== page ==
The Domain Name System, better known as DNS, is probably the most critical part of the Internet. DNS converts domain names, such as google.com, into IP addresses like 22.214.171.124. Since it's so important it's also the most robust and redundant Internet infrastructure in place. Attacks against this system usually go unnoticed by the public. If an attack were to successfully bring down all 13 root name servers then Internet traffic would, for all practical purposes, be unroutable - and the Internet would stop working. Luckily, each root server is actually a farm of servers which appear, from the outside world, as a single server.
Taking Down the Internet
Taking down all 13 root servers at the same time would have the effect of removing every street sign on every road in the world. Unless you know where you're going, and you've been there very recently, then your network packets used for web browsing, e-mail, etc, won't know how to reach their destination.
Top Level Domains (TLDs) are the last portion of a fully qualified domain name (i.e. .com, .net, .us, etc). To be completely correct, all TLDs end with the same character ("." pronounced "dot"). If you have a decent web browser then the following link should work: http://www.cnn.com./ (include the ending .) If this example doesn't work, then try pinging it from the command line. Think of the . as the root of DNS.
Domain Name Registration
When you purchase a domain name the registrar usually configures your DNS with some default settings. Generally, it'll point your domain to a generic landing page until you either upload your own web page or reconfigure the DNS to point to either another DNS server or web site. Once you've changed a DNS record, it can take some time until ISPs are updated. How long these updates take to propagate is configurable when creating a DNS record - the typical range is from an hour to a day.
You have two options when configuring DNS. Either you can configure it through your registrar or you can run your own DNS server. Over the past decade I've tried both methods, extensively.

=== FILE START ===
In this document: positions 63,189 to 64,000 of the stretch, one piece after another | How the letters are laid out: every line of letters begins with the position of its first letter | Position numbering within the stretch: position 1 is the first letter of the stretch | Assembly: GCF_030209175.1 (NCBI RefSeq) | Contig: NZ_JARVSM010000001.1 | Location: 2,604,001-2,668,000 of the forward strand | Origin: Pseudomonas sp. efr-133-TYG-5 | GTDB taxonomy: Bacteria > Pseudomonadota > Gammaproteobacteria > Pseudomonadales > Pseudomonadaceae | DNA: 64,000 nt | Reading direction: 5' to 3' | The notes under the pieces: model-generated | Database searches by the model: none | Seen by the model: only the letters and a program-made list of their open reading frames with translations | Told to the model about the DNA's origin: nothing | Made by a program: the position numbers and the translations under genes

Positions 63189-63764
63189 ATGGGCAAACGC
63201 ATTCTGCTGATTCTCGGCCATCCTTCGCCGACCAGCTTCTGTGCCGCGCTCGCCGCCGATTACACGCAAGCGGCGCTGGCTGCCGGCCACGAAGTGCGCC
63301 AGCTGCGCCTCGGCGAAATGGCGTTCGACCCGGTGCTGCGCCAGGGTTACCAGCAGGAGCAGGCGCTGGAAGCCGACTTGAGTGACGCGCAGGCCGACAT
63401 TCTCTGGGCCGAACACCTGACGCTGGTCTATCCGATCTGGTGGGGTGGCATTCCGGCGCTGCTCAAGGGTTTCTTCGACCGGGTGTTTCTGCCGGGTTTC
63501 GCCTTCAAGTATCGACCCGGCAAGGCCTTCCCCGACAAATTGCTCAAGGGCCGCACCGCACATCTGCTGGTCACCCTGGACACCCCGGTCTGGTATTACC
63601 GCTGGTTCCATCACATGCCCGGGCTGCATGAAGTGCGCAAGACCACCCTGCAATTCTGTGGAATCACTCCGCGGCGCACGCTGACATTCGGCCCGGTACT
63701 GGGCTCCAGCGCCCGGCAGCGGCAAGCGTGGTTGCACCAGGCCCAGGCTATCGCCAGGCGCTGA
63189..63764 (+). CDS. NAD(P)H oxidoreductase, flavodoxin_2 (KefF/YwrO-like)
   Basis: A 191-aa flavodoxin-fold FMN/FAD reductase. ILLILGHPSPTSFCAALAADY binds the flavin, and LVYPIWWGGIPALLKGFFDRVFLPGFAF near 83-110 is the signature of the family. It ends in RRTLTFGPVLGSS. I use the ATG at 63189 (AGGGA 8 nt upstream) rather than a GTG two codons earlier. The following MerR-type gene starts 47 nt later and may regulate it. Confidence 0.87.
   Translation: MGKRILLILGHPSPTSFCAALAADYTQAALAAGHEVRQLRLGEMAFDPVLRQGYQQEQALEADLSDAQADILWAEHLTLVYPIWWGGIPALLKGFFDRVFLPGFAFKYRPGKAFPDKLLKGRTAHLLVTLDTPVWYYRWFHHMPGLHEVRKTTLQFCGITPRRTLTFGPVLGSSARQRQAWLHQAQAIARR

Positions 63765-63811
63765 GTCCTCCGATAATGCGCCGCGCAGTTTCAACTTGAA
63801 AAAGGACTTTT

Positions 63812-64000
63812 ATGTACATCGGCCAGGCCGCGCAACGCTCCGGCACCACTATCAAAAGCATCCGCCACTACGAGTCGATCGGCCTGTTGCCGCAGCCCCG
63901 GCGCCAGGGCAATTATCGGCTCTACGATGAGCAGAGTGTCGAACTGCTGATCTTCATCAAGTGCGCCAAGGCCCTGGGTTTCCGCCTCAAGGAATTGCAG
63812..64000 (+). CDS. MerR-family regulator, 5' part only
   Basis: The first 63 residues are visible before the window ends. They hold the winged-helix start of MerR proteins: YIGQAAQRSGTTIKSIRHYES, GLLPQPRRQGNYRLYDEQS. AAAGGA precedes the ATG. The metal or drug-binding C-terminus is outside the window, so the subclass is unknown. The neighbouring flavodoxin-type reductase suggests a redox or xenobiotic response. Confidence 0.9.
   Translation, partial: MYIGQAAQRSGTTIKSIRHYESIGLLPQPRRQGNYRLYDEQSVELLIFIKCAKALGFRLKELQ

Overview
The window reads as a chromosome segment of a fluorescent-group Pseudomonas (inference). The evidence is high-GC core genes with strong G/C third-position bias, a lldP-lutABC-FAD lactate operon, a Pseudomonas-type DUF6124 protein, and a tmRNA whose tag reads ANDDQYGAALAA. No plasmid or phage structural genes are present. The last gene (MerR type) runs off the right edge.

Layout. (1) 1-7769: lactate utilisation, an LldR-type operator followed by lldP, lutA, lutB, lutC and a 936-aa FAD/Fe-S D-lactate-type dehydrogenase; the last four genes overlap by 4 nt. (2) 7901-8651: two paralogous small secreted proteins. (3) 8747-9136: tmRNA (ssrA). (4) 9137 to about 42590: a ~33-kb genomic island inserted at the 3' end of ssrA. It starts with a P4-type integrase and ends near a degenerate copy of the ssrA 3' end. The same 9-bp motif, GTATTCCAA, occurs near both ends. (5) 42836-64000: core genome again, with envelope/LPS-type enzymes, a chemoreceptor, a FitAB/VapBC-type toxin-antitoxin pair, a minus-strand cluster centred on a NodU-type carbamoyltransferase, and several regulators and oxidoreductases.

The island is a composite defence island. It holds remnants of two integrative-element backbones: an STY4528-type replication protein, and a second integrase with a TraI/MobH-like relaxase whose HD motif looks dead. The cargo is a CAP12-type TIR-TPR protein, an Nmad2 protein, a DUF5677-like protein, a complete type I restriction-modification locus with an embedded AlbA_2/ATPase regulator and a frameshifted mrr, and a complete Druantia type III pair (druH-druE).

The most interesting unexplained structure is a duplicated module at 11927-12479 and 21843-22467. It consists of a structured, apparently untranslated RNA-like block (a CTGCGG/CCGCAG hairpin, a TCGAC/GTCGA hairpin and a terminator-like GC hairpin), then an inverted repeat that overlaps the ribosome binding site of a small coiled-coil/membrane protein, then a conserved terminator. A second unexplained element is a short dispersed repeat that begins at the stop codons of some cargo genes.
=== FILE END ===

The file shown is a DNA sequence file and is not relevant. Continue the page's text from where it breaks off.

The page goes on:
DNS Self-hosting: QuickDNS Manager
In the beginning, domain registrars did not have sophisticated DNS management tools so I ran my own DNS server using QuickDNS Manager from Men & Mice (They no longer sell this great product, under this name, anymore). QuickDNS made it extremely simple to configure DNS using the QuickDNS Manager's GUI.
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In this example, the TTL (time to live) column sets how long, in seconds, third party DNS servers (i.e. ISPs) should cache this information before going back to the the registrar. The defaults in the upper right are used when the TTL column is blank for a particular record. Therefore, this DNS configuration tells third party DNS servers to cache the www.example.com and example.com records for 300 seconds (five minutes).
Although self-hosting my own DNS server gave me a huge amount of flexibility the biggest draw back was that it requires a dedicated server machine. Since running a DNS server doesn't require heavy lifting by the server's CPU, I was successful in running my own DNS server for business purposes on an old 233 MHz (Wall Street) and then later a 500 MHz PPC G3 (Pismo) PowerBook with no problem at all. The beauty of using an old laptop as a server is that its battery acts like an internal UPS. As a matter of fact, about five years ago, I used to run e-commerce web servers, mail servers, DNS servers, etc., "on the cheap" using a farm of laptop servers.
There are other many other DNS server software options, but I particularly liked QuickDNS due to its ease of use.
GoDaddy's DNS in the Cloud
These days, it's hard to beat using a DNS service that's hosted in the cloud - especially when, in the case of GoDaddy, it's free. For the cost of registering your domain name (about $10/year), you can configure your domain's DNS either through a web browser or through a text file that can be uploaded and downloaded to/from GoDaddy.
GoDaddy's DNS notations deviate slightly from the DNS BIND standard, but it still works as expected. Specifically, they have eliminated the need for each domain to end with a dot - after all, it's implicit. Also, when you want to reference the domain's root name (i.e. example.com) you use the @ symbol.
Here's a screenshot of how I've configured AdjixSucks.com to be a static web site hosted on Amazon's S3 (more about hosting websites on S3 can be found here):
Here's the text file, from GoDaddy, which can be downloaded, edited, and then uploaded (Be sure not to upload duplicated DNS records. If there's a duplicate record then GoDaddy will not apply any changes and return an error. This is a great safety mechanism to prevent accidents which could bring down a website.)
Using GoDaddy's web interface, you can configure your DNS record's TTL for 30 minutes, one hour, 12 hours, one day, or one week. To configure with a finer level of granularity, i.e. 300 seconds, you'll have to upload the updates to GoDaddy via a text file.
Out Source or In-house?
While there are other DNS hosting options, and some cost a small amount of money, it makes a lot of sense to use a professional DNS hosting solution instead of running your own DNS server. If you don't own the hardware then you don't have to support it. (While software may have bugs, it never fails in the manner that hardware can.) Due to the critical nature of DNS, third party hosting solutions do an excellent job at supporting this service.